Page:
10. ^ Interracial Marriage and Cohabitation Laws, Redbone Heritage Foundation, retrieved 2008-01-04 
  11. ^ {fr} A. Mérignhac, Précis de législation & d'économie coloniales, librairie de la société du recueil Sirey, Paris 1912, p. 45
  12. ^ Kimberly S. Hanger, Bounded Lives, Bounded Places: Free Black Society in Colonial New Orleans,1769-1803. Durham N.C., and London: Duke University Press, 1997.
  13. ^ Steiner, Mark. “The Lawyer as Peacemaker: Law and Community in Abraham Lincoln’s Slander Cases”. The History Cooperative
  14. ^ enacted similar anti-miscegenation laws.“Chinese Laborers in the West” Smithsonian Asian Pacific American Program
  15. ^ Robinson II, Charles F., University of Arkansas, Fayetteville. The Encyclopedia of Arkansas History & Culture. (accessed January 4, 2007).
  16. ^ Miscegenation and competing definitions of race in twentieth-century Louisiana.
  17. ^ Wallenstein, Peter, Tell the Court I love my wife
  18. ^ Where were interracial couples illegal?, Loving Day, archived from the original on 31 December 2007, retrieved 2008-01-04 
  19. ^ John R. Vile (2003), Encyclopedia of constitutional amendments, proposed amendments, and amending issues, 1789-2002 (second ed.), ABC-CLIO, p. 243, ISBN 978-1-85109-428-8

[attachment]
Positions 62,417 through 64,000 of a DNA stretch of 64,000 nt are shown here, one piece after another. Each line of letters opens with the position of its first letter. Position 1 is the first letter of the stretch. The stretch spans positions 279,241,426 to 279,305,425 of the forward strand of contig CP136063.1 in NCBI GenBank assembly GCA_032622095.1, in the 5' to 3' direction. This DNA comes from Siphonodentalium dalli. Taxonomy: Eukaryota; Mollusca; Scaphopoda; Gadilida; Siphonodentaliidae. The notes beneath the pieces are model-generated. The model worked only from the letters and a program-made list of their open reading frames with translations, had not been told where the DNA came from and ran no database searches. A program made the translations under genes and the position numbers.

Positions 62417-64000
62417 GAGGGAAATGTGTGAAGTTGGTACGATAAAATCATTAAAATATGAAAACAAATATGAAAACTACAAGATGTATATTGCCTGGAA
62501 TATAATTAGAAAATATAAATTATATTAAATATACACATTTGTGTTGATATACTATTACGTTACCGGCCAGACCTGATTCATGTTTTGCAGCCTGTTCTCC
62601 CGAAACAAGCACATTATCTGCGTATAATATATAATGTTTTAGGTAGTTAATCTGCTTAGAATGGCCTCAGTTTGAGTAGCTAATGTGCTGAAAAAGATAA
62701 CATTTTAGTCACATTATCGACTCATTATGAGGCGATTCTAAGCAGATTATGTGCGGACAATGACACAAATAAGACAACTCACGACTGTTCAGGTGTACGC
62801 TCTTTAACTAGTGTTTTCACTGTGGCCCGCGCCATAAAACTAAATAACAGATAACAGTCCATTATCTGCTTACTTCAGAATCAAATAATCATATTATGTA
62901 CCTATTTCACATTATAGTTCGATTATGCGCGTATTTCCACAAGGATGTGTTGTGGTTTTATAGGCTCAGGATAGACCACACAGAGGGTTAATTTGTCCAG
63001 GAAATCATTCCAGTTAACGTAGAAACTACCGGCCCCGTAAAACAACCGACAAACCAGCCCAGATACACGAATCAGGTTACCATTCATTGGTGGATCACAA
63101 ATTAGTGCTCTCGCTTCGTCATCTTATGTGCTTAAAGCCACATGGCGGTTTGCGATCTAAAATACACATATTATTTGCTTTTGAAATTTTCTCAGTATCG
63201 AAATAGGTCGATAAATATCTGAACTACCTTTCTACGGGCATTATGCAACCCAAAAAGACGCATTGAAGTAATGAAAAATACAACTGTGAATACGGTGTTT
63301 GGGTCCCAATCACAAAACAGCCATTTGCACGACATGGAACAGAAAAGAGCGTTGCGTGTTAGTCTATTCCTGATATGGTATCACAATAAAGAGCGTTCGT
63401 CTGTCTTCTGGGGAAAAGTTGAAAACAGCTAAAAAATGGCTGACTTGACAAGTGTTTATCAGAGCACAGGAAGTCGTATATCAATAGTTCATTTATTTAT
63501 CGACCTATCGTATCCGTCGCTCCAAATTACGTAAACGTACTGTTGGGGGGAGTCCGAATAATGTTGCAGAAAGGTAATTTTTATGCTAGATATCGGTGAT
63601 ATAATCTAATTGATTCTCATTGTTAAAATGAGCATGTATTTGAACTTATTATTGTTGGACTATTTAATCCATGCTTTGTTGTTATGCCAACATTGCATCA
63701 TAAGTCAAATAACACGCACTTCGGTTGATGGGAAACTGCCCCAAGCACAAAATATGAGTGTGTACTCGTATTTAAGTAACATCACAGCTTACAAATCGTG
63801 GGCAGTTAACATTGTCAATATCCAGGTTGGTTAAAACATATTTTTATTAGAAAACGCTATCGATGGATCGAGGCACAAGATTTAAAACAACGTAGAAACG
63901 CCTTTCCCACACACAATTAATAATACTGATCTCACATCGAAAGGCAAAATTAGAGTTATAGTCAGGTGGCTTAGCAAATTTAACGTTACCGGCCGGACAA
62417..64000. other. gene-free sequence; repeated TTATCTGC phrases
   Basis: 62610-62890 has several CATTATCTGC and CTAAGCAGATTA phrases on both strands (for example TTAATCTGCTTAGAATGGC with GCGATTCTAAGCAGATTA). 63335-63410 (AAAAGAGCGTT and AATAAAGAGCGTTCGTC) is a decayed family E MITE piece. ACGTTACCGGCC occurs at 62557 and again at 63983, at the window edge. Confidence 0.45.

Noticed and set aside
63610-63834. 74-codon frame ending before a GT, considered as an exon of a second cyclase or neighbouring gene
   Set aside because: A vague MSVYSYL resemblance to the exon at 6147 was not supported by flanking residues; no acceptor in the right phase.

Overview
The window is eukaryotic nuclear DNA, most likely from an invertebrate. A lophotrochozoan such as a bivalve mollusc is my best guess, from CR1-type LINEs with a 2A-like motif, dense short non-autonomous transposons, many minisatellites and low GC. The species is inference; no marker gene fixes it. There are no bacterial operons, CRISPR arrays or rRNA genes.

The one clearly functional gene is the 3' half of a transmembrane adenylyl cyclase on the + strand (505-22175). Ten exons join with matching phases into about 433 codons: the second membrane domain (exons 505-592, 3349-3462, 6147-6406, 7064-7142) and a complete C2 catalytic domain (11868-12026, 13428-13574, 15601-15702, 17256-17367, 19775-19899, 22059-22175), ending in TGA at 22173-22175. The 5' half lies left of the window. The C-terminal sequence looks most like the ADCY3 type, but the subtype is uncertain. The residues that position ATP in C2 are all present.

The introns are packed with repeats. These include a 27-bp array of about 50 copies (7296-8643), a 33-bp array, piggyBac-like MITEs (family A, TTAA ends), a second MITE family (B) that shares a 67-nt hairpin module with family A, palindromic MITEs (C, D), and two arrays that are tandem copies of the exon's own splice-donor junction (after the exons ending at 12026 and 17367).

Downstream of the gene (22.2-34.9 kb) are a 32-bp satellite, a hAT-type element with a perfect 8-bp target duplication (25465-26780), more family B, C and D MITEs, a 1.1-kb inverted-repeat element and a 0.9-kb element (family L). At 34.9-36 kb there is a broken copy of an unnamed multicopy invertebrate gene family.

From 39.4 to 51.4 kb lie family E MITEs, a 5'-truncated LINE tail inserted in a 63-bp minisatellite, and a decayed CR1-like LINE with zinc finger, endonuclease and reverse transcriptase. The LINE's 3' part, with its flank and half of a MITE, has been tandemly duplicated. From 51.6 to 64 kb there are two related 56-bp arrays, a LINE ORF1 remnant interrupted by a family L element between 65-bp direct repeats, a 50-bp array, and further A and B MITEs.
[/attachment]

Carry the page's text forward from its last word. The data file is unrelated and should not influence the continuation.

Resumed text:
20. ^ Rust and Rust, 1985, p. 147
  21. ^ "Governor signs law allowing out-of-state gays to wed". The Boston Globe. 2008-07-31. Retrieved 2009-09-11. 
  22. ^ "Big marriage rulings are coming in the next month". Gay People's Chronicle. 2006-02-17. Retrieved 2009-09-11. 
  23. ^ Tucker, Neely (June 13, 2006). “Loving Day Recalls a Time When the Union of a Man And a Woman Was Banned”. Washington Post.
  24. ^ Alabama removes ban on interracial marriage, USA Today, November 7, 2000, retrieved 2008-01-04 
  25. ^ Eileen Sullivan and the Associated Press, "Man's halt of interracial marriage sparks outrage" in New York Times, October 16, 2009; Humphrey v. Bardwell on Justia.
  26. ^ "La. justice quits after interracial flap - US news - Life - Race & ethnicity - msnbc.com". msnbc.msn.com. November 3, 2009. Retrieved 2011-04-18. 
  27. ^ Min, Pyong-Gap (2006), Asian Americans: contemporary trneds and issues, Pine Forge Press, p. 189, ISBN 978-1-4129-0556-5 
  28. ^ See for example Stevens v. United States, 146 F.2d 120 (1944)

Additional sourcesEdit

  • "Jack Johnson and White Women: The National Impact", Al-Tony Gilmore, Journal of Negro History (Vol. 58, No. 1, 18-38, Jan., 1973).

Further readingEdit

External linksEdit